Last week Brad Wall the premiere of Saskatchewan announced that his province will get half of its energy from renewables by 2030. This includes a combination of wind, solar and geothermal energy. To achieve this goal the province will have to double its renewable energy production. Saskatchewan currently gets 25 percent of its power from renewable sources, mostly wind and hydro.
This is welcome news from a province that has been repeatedly identified as a climate laggard. In a 2014 report titled “Tracking the Energy Revolution” from the climate think tank, Clean Energy Canada, Saskatchewan was singled out as one of the worst provinces in Canada in terms of its renewable energy efforts.
Saskatchewan has been ranked as the worst province in Canada for its climate efforts. Despite being one of the least populated provinces, Saskatchewan has the fourth highest levels of emission in Canada accounting for 10 percent of the nation’s greenhouse gases (GHGs). This is noteworthy because Saskatchewan’s emissions are even higher than the far more developed province of B.C. Emissions in the province increased by 7.6 percent (5.3 Mt) between 2005 and 2013.
Saskatchewan is also the worst per capita GHG emitters in a country that itself has high per capita GHG levels. Saskatchewan generates more per capita GHGs than Alberta, Canada’s fossil fuel producing giant.
The people of Saskatchewan have been slow to accept the anthropogenic origins of climate change. A 2012 poll revealed that only 21 percent of that provinces population believed that climate change is man-made. This is the lowest percentage of any province in Canada. A 2014 poll shows that Saskatchewan has the lowest levels of belief in the science of climate change. However a more recent poll reveals that the people of Saskatchewan want more renewable energy.
The combination of climate related events and the demise of the oil industry may have played a role in changing attitudes in the province. This summer Saskatchewan has suffered from some of the most destructive climate related forest fires in its history. Low oil prices have hurt the provinces own oil industry and this is having a ripple effect on the wider economy. Under the former Conservative federal government the province received considerable financial support for a carbon capture project. However, the plant has been operational less than half of the time and it has yet to prove that it is economically viable.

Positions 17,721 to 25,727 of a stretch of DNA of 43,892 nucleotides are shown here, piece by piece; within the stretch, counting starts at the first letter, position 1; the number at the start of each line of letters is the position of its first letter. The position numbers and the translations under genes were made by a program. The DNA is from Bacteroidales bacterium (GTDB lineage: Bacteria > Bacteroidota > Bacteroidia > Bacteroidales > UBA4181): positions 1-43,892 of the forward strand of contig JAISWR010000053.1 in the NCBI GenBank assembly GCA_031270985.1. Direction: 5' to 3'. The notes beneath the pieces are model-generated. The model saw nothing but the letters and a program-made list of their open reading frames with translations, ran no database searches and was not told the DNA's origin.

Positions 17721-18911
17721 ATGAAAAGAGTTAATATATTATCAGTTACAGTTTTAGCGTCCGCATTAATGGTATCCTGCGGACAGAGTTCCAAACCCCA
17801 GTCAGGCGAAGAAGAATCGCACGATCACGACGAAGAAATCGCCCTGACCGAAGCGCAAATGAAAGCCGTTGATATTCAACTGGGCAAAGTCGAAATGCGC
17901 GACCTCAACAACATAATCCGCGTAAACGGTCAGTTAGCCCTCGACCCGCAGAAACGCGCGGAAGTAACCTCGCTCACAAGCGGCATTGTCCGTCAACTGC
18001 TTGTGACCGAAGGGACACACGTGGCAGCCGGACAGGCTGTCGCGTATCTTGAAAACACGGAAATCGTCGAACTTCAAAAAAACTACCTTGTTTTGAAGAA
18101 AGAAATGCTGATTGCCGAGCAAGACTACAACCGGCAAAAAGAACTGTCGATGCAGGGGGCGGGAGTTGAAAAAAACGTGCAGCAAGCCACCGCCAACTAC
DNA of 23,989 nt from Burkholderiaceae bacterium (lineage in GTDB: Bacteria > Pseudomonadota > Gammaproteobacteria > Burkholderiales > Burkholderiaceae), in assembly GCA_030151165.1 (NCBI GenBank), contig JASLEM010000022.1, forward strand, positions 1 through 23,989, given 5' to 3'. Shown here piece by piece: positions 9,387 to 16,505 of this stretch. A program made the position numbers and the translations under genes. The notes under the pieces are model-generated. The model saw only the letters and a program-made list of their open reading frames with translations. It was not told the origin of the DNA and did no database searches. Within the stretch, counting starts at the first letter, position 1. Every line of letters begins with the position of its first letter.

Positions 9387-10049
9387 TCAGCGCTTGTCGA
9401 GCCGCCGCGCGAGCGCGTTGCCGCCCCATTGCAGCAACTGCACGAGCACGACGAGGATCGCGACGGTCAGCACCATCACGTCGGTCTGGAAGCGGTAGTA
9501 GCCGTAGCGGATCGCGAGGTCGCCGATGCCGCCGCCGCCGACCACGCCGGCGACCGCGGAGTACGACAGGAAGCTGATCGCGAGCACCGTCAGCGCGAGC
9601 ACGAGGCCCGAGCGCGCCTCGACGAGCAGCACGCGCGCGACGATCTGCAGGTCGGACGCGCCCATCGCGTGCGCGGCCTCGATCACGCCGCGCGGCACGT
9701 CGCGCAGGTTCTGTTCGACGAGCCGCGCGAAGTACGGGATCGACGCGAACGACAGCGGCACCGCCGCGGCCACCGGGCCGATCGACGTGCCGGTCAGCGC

At a news conference Wall told reporters the 50 percent target is “achievable, and that’s what we’re going to be moving toward.” Wall added that renewables share of power generated in the province “can be much greater, we want it to be greater and we need it to be greater because … we have high emissions in this province.”
The official announcement was made by Crown utility SaskPower on Monday, November 23. “I think this is a realistic plan that we believe the people of Saskatchewan will support,” Bill Boyd, minister responsible for SaskPower, said Monday. The cost of increasing the amount of renewable energy in the province is estimated to be $1.5 billion. This will translate to an increase of less than $1 a month for SaskPower customers.
While wind has a history in the province, solar is a new addition to the province’s energy mix. the premiere has indicated that the introduction of solar this is due to technological advancements. In addition to large scale solar projects private citizens will also be given incentives to encourage them to put solar arrays on their homes. SaskPower’s Net Metering program currently allows customers to be compensated for feeding excess renewable energy into the grid.
The 50 percent target is even better than the 40 percent target that was contained in an NDP bill. Opposition Leader Cam Broten is skeptical. He said that he’ll believe in the government’s commitment to renewables when he sees it, because the Sask. Party record hasn’t been great.
In addition to concerns about implementation, others have expressed disappointment that Wall has no plans to introduce any form of carbon pricing. Perhaps most discouraging is the provinces ongoing reliance on coal powered electricity generation. Boyd said, “we see coal as part of the mix for the next number of years.”
While the addition of more renewable energy in Saskatechewan is laudible it is not enough to be considered as serious climate leadership.
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